Writing about working with the core of your world has got me thinking again about world building. We talk about this a lot in fantasy and science fiction literature, but one of the best examples I’ve seen doesn’t come from books. It’s a wiki for a live roleplay game. So today I’m going to enthuse about Empire.
A damn fine game
Empire is a fantasy live roleplaying (LRP) game run by Profound Decisions (PD). It’s a game designed for thousand of players, set in the high fantasy world of an empire on the verge of collapse, with barbarian orcs battering at its borders, the empress dead, and internal machinations capable of tearing the whole thing down.
To support the game, PD have written and published a huge background wiki. This gives the people playing their game an opportunity to fully immerse themselves in the world, creating something that’s complex, consistent and completely engrossing. For a LRP, this is great for creating immersion and atmosphere – a point Matt Pennington, PD’s founder, talks about so eloquently that I’ve cited him when writing about teaching.
The aims of a LRP background are somewhat different from those of world building for a novel, but there’s also a lot that’s the same, and that’s what I want to look at here.
Working from what’s known
As long as there has been fantasy literature it has taken features from the real world and from established mythology, using them as shortcuts to evoke atmosphere. If an author shows you a world of samurai and ninjas, you immediately fill in a lot of the gaps around them – geisha, robes, minimalist furniture, translucent partition walls, whatever says medieval Japan to you.
Empire uses that. By creating nations that seem familiar, such as evoking Medieval English yeomanry in the earthy Marchers, they let your brain fill a lot of gaps.
But they don’t just present you with real things. Where would the fantastic be in that? They mix it up, showing how these countries are different from the ones we know, how their magic and history make them distinctive. It’s not some hotchpotch re-enactment of the past – it’s something fresh derived from it.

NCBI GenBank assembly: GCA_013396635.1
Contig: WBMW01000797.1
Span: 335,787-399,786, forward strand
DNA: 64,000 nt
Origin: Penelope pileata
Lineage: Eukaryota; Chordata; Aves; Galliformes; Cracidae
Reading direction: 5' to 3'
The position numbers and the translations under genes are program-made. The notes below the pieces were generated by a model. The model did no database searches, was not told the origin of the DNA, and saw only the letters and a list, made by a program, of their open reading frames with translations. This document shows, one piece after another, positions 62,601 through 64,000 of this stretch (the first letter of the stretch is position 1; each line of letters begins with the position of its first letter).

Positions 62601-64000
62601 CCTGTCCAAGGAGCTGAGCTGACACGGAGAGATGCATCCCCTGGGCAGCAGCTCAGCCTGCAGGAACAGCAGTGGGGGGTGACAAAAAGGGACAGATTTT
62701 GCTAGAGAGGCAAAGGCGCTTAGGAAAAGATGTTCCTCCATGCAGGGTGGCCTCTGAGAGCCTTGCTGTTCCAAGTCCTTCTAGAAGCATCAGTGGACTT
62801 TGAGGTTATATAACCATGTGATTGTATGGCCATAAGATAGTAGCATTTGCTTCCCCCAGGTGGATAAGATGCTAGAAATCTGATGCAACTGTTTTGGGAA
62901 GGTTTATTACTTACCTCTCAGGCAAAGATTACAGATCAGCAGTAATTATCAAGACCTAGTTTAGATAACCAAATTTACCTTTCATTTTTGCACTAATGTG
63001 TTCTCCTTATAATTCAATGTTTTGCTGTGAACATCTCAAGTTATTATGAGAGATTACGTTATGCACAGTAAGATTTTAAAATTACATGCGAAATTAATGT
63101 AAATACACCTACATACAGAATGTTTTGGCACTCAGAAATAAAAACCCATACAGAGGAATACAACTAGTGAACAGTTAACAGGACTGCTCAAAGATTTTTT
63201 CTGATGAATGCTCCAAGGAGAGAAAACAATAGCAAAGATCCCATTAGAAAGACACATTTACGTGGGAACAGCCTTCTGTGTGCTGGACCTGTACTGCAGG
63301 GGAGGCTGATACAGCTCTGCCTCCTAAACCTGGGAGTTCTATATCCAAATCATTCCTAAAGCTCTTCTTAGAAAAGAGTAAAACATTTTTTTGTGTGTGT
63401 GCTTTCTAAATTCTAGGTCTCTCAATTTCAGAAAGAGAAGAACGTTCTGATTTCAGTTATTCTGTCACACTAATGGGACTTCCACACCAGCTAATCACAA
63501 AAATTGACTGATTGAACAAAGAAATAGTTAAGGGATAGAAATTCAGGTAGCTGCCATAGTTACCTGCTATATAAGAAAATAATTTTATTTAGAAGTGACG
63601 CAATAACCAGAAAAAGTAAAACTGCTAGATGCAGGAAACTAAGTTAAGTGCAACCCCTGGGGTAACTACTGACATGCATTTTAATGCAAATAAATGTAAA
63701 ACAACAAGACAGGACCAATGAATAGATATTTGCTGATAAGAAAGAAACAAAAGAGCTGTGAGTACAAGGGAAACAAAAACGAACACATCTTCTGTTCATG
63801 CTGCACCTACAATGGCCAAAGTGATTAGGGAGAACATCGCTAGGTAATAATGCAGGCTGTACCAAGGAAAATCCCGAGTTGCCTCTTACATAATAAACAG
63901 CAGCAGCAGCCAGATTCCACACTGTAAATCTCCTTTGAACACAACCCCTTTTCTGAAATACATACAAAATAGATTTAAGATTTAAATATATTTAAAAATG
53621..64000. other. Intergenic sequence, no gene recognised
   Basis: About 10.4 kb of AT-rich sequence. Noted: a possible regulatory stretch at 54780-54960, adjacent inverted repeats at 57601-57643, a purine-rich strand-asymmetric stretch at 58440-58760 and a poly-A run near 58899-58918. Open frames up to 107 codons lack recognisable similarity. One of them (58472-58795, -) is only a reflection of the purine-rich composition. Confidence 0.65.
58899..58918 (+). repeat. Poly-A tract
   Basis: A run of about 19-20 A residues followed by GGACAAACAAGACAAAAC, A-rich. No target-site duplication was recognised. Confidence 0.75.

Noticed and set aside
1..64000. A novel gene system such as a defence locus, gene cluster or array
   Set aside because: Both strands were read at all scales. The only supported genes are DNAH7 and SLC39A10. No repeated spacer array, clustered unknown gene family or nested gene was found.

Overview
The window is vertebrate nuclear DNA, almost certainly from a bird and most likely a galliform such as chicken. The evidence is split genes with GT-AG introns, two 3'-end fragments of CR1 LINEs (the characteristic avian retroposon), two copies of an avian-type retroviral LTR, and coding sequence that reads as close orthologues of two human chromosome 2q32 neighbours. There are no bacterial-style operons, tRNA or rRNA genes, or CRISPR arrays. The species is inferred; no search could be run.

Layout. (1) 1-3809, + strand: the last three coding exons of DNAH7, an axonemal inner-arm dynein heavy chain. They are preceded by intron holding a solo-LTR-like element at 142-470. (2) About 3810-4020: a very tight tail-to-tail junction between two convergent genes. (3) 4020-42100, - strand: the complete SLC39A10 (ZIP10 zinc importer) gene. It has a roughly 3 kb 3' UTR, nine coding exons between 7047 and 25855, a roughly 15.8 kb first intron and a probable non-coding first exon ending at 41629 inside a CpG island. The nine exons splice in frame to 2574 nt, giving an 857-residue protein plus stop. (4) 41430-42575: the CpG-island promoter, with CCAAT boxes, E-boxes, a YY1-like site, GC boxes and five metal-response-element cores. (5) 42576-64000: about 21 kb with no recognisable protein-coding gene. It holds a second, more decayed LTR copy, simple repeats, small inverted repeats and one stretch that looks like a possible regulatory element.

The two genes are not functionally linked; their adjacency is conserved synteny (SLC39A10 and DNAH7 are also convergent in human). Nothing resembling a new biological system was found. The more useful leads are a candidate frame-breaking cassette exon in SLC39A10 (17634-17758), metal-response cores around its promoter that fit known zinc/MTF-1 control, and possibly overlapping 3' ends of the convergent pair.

Working out the detail
One of the things I most admire in China Miéville’s writing is his clear grasp on the deeper structures of his worlds – the economic, social and political elements that hold them up. This applies in Empire as well. Each nation has its own culture, costume, magical traditions, social hierarchy, military structures, and so on and so on. You can even hear what sort of music they like to make, and read about how they treat children. It’s an extrapolation from the starting point of each nation, just like Chew extrapolates from food super-powers, and it’s fantastic. It’s a depth and richness of background that’s pretty much incomparable in its detail.
Which results in…
Of course, by running a game for all those people, PD stop being the sole authors of their world. Every single player contributes. And it’s those players who take this material and, like Layman and Guillory in Chew, push it in all sorts of logical but crazy directions, bringing the world to life.
As a player, I initially found it intimidating. But then I realised that, as with the background to a well written fantasy novel, I didn’t need to know it all. In the same way that a novel can give you just enough information to be getting on with, and let you learn the rest as you go along, this wiki let me learn just enough to get started, then soak up the rest from the atmosphere other players created.
Even if you’re never going near the game of Empire, give their wiki a look. It’s a great example of world building, peeking into what’s hidden behind many authors’ story telling. If you’re the sort of person who likes to read guides to Middle Earth, or who buys D&D supplements just to read about the cities and monsters, then you’ll love this.